"The hotel industry has suffered like never before. You can’t have revenue drops like we’ve seen without real people being impacted in real ways," said Chip Rodgers, President and CEO of the American Hotel & Lodging Association (AHLA) during closing comments on Day 3 of HT-NEXT 2020.
(To view Rodgers's comments — and other HT-NEXT content — on-demand until Jan. 8, register at www.ht-next.com)
“When we started this year, 8.3 million people were employed in hospitality and about 25% of those jobs are now gone. We’re projecting — absent any additional assistance or some dramatic turn around that no one could anticipate — of the remaining jobs, approximately half will be lost. Plus, many hotels will not make it through the pandemic,” he added.
In fact, from March through December 2020, the hospitality industry has lost approximately 400 jobs per hour.
“That is why we talk so much about the need for additional assistance,” Rodgers explained.
When the CARES Act was passed, the language within the bill made it clear that Congress felt this pandemic would be over within 8-10 weeks. Of course, that wasn’t the case. But no further monetary relief has really come to the industry. For example, the Mainstreet Lending Act never really materialized even though it was supposed to help small businesses with loans, Rodgers noted.
But the AHLA has been working to do what it can to persuade congress to provide further relief to the hospitality industry. Some of its wins include getting the Affiliation Rule waived so that individual hotels would have access to relief, getting the Flexibility Act passed so hotels could use aid in new ways, and getting the Per Diem Rate frozen in 2021 at 2020 rates. Additionally, the AHLA has helped get Limited Liability Protection bills passed in 13 states and is expecting even more states to pass the bill once the new congress and new administration come into power in January, with the possibility of national bill also on the horizon.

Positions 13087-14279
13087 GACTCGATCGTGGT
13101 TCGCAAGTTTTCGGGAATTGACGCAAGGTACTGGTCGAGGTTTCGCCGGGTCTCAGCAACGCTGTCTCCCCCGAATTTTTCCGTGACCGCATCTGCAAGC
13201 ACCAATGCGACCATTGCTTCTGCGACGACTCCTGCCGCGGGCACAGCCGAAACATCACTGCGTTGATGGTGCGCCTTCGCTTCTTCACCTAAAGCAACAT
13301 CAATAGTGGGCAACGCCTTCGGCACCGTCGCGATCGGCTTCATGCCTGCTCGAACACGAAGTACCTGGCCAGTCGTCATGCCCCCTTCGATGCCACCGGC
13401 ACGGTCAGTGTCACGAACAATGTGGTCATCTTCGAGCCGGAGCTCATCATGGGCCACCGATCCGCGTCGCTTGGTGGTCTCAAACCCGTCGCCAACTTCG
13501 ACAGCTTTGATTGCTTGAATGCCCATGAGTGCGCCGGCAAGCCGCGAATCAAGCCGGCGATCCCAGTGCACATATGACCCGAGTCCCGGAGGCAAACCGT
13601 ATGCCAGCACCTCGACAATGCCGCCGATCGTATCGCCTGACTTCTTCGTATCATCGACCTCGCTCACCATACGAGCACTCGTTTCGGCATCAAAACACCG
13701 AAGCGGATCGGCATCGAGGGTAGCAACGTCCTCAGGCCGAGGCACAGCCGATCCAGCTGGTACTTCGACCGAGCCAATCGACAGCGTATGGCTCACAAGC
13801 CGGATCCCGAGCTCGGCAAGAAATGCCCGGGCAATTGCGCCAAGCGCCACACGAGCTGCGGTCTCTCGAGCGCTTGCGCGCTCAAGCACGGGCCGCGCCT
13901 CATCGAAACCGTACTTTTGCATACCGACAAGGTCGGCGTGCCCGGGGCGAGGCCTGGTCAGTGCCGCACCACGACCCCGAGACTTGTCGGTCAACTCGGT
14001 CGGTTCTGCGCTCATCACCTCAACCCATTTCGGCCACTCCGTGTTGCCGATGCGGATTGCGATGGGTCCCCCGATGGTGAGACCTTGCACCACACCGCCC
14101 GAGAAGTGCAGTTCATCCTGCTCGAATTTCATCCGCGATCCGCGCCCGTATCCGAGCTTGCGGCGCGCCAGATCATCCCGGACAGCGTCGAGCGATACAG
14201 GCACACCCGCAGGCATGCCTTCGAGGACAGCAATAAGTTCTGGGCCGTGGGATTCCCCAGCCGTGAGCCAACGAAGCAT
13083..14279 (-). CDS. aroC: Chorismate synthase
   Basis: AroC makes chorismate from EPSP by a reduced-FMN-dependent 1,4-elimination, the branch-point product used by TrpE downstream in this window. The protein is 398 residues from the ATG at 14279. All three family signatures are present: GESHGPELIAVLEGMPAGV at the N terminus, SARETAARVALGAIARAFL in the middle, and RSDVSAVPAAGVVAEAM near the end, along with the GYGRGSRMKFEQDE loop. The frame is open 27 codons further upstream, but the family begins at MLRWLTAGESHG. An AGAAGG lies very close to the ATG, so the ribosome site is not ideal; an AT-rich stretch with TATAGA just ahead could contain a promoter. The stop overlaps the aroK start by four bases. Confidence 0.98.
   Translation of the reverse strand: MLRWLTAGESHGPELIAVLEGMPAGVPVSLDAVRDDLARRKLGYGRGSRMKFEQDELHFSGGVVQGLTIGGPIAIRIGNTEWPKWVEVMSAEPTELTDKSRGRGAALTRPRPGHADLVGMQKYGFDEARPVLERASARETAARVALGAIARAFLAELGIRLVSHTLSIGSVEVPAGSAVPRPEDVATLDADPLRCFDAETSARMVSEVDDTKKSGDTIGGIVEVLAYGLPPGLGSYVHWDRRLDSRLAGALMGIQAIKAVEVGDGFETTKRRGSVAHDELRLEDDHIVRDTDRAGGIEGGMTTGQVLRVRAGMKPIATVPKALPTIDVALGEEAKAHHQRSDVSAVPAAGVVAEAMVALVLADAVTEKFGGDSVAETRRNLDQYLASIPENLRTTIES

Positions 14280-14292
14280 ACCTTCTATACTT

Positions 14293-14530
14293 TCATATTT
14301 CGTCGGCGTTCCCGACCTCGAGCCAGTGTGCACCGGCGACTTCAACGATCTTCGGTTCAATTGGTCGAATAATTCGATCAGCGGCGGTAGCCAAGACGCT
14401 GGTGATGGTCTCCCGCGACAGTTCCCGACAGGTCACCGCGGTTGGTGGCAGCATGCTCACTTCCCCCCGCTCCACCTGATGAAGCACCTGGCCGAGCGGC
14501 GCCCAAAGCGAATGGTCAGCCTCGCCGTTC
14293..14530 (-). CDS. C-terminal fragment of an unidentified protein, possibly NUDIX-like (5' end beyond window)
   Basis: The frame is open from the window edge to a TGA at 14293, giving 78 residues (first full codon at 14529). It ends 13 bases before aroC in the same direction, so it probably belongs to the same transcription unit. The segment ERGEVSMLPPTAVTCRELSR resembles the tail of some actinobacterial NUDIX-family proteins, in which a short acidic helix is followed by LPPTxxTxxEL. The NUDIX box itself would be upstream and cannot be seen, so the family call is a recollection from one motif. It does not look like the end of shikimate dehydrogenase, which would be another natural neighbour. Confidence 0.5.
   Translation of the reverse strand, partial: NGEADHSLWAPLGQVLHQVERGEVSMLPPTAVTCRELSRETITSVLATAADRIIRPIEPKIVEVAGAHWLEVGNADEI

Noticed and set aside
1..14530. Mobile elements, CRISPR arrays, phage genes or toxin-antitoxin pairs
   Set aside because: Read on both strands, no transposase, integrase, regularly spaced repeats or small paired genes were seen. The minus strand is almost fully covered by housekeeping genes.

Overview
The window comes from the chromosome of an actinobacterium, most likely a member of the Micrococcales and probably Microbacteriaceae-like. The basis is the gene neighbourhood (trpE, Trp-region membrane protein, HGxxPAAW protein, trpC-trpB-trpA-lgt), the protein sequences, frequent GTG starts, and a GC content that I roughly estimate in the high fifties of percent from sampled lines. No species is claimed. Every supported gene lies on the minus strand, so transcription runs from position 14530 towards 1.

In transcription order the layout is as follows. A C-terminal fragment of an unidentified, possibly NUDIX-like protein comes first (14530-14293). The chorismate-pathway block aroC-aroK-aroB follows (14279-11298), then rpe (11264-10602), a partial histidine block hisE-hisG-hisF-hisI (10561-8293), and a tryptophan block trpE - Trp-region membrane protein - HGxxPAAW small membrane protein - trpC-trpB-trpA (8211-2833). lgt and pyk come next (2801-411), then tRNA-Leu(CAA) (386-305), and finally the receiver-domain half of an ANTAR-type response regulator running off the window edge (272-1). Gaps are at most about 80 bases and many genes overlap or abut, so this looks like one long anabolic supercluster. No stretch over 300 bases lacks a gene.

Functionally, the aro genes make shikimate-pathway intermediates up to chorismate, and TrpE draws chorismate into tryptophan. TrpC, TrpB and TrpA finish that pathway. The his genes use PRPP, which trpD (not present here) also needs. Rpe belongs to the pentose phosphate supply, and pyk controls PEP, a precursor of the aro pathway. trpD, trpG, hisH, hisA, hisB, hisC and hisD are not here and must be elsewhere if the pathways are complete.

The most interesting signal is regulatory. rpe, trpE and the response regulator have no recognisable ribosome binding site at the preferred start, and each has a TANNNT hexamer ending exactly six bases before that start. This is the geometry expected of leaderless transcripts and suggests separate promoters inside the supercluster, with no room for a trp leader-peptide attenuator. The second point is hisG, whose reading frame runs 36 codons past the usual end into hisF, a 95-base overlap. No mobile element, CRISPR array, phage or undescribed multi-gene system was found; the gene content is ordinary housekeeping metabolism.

However, more monetary relief has really been what the industry needs and, since May, AHLA has been advocating for more, Rodgers said. It even went so far as to create a COVID Relief Organization with 300+ organizational members — including HTNG — that lobbied Congress to act.
In breaking news, Rodgers shared at HT-NEXT 2020 that a new plan has been released by the Problem Solvers Caucus — a group of moderate senators from both sides of the aisle — to the tune of $908 billion. Reading from the bill, Rodgers shared that the initial plan includes: $288 billion for a second round of paycheck protection money to go to businesses hurt by a 25% revenue drop, $160 billion in state and local aid, $180 billion in additional unemployment insurance or approximately $300 extra unemployment for a period of four months, $82 billion for schools, $45 billion for transportation, money for vaccine distribution, as well as Limited Liability Protections.
Of even greater interest have been the voices coming out in support of it. According to Rodgers, Mitch McConnell’s office released a statement saying that said: “Compromise is within reach” and “Let’s make law” implying that he is willing to make a deal with Democrats.
Additionally, Steven Mnuchin, U.S. Secretary of the Treasury, made a statement on Dec. 1 saying in part: “Based on recent economic data, I continue to believe that a targeted fiscal package is the most appropriate federal response. I strongly encourage Congress to use the $455 billion in unused funds from the CARES Act to pass an additional bill with bipartisan support. The Administration is standing ready to support Congress in this effort to help American workers and small businesses that continue to struggle with the impact of COVID-19.”
Taking all of this new movement into account, Rodgers noted that “we’re on the precipice of the first major relief since March” and asked HT-NEXT attendees to put pressure on their government representatives to pass this new aid package as soon as possible. For those looking for email, phone call or letter templates, AHLA has them available.